Initially I planned to pop the worm sections up using a disc of foam as I thought the foam would also act as a buffer and help keep the worm sections on the hair. To get it to sit right I wanted the hook link to be flexible so decided to try with a coated braid with a short section stripped back above the hook. Three short sections of the largest worms in my bucket were cut and threaded on followed by a disc of foam and then I had the fun of trying to get a hair stop through the loop of braid covered in worm guts. I had been struggling that spring as it was both cold and wet, more memorable for mud than tench, so I was rather surprised when I had a bite first cast. A few experimental casts afterwards confirmed the worms would stay on, so my confidence in the rig rocketed.
Over time the rig evolved. Firstly, I dropped the foam and found it made no difference to the number of bites I got. Then I tried mono as it would be easier to get the hair stop through and again, it worked just as well. Next, I started using a quick stop pushed through the worm sections which made life so much simpler. The following spring, I spoke to the match angler Neil McKinnon and told him about the rig and said the only issue was the knot on the quick stop could tear the worm. He solved that problem instantly, “tie them on with a loop”. The simple solutions are the best! He also showed me how to tie hook links to a precise length with a loop tier, thereby enabling lots of hook links to be prepared in advance and stored in a hook-link box and then quickly attached using the loop. By spring of 2013 the worm kebab has ready to wreak havoc at Linear and that spring I did just that as I landed over 125 tench including a memorable morning on Manor when I caught 39 in about seven hours’ fishing. Catching so many tench gave me huge confidence in the rig and proved to me that if you want to experiment, do so on a well-stocked water as then you can see if it is working. Trying new things on a water where you can expect one fish a trip is definitely a bad idea.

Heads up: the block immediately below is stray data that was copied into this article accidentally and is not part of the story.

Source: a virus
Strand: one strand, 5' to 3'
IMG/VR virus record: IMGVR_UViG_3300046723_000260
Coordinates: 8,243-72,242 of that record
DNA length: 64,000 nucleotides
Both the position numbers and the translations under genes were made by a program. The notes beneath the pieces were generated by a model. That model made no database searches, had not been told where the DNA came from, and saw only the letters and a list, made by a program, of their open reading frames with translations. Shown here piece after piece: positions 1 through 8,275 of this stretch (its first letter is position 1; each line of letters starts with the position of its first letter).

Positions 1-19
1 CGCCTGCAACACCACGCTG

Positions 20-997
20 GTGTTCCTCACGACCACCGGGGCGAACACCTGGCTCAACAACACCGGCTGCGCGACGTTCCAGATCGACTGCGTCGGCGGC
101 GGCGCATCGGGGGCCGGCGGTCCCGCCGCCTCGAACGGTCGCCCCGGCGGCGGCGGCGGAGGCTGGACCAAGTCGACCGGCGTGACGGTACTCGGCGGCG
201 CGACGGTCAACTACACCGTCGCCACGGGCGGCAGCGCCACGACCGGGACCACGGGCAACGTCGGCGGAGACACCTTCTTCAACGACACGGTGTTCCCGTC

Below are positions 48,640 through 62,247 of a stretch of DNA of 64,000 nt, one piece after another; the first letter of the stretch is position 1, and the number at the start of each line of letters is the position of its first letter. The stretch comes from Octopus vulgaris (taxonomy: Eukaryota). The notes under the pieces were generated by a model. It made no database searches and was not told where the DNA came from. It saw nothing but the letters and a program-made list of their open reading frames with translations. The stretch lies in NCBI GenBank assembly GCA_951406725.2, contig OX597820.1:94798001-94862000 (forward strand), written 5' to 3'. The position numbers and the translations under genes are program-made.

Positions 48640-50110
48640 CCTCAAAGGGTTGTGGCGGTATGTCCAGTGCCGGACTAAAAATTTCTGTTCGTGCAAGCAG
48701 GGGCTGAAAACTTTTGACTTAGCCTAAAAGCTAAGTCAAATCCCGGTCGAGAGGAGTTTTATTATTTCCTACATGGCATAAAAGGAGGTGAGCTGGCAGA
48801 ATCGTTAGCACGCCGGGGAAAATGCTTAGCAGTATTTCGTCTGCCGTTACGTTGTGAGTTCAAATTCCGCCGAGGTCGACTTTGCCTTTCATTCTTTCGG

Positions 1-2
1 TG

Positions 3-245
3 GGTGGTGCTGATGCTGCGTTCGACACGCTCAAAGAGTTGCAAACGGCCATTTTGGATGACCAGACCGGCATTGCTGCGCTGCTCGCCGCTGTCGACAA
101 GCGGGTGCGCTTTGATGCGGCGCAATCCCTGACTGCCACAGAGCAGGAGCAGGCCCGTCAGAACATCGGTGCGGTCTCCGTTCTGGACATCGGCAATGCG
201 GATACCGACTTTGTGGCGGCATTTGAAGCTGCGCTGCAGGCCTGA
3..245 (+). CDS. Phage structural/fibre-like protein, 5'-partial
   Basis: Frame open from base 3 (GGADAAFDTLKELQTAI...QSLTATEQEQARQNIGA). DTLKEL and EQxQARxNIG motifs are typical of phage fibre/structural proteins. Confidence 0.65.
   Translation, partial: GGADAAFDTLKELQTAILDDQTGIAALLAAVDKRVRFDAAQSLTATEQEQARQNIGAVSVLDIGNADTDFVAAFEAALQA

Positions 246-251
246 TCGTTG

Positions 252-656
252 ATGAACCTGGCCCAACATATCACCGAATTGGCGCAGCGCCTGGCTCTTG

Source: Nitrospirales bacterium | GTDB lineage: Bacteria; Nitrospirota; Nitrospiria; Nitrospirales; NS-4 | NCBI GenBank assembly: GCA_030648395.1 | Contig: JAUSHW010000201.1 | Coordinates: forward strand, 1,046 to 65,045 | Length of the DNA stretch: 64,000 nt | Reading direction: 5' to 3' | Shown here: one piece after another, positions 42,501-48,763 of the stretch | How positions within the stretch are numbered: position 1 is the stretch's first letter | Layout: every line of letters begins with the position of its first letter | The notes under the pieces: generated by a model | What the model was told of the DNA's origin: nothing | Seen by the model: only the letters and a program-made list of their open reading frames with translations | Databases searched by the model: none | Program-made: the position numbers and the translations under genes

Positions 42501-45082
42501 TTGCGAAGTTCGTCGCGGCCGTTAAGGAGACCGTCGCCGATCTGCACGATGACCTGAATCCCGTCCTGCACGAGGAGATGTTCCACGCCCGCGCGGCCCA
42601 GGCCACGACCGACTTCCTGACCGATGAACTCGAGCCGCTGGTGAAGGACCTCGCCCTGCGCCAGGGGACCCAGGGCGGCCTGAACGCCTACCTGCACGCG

The problem, when you find somewhere you enjoy fishing but feel you need a new challenge is where to go next. My mate Rob Thompson and I discussed it and decided that Medway Valley Fishery was worth a go. On my first trip on Larkfield I managed a scraper double on rubber casters (plastic baits are now banned) and after a session on neighbouring Road & Island lake I returned to Larkfied for a four-day session. After much deliberation, I settled on a swim I had liked the look of the instant I had viewed an aerial photograph of Larkfield. It is known as The Rushes due to a large reed bed to the left, but it was the distinct gravel bars that appealed to me. I started baiting both with two rods at just over 60 yards and one at 40 yards.
On the first morning I was woken just before dawn by a carp, but thereafter the tench moved in. By the final morning I had landed 7 doubles to 11lb amongst about 30 tench, the vast majority on worm kebabs, including six of the doubles. Not surprisingly, I was up at first light and after recasting put the kettle on. My early morning brew of Yorkshire tea was still too hot to drink when I had a bite. The fish kited left and ended up coming towards me through the rushes. By keeping the rod high and guiding the line around the rushes I had successfully landed the five or so tench that had followed this route so was confident I could land it – until I saw the size of it! My mate Paul Thompson was in the adjacent swim and had heard my alarm go and was standing by me and said: ‘That’s got a big mouth” as it came to the net before turning tail. I replied: ‘It’s got big everything’ and managed to turn it back from the reeds and into the waiting net. I knew instantly it was bigger than the previous six doubles, in fact not just bigger but a lot bigger. First reading on the scales it hovered at 13lb 4oz, so we zeroed the scales again and re-weighed her and with the needle midway between 3 and 4oz settled on 13lb 3oz. Paul shook my hand and told me I’d just beaten his Tenchfishers’ record. As I released her and I watched her swim off I thought it was quite likely that I would never see, let alone catch, a bigger tench.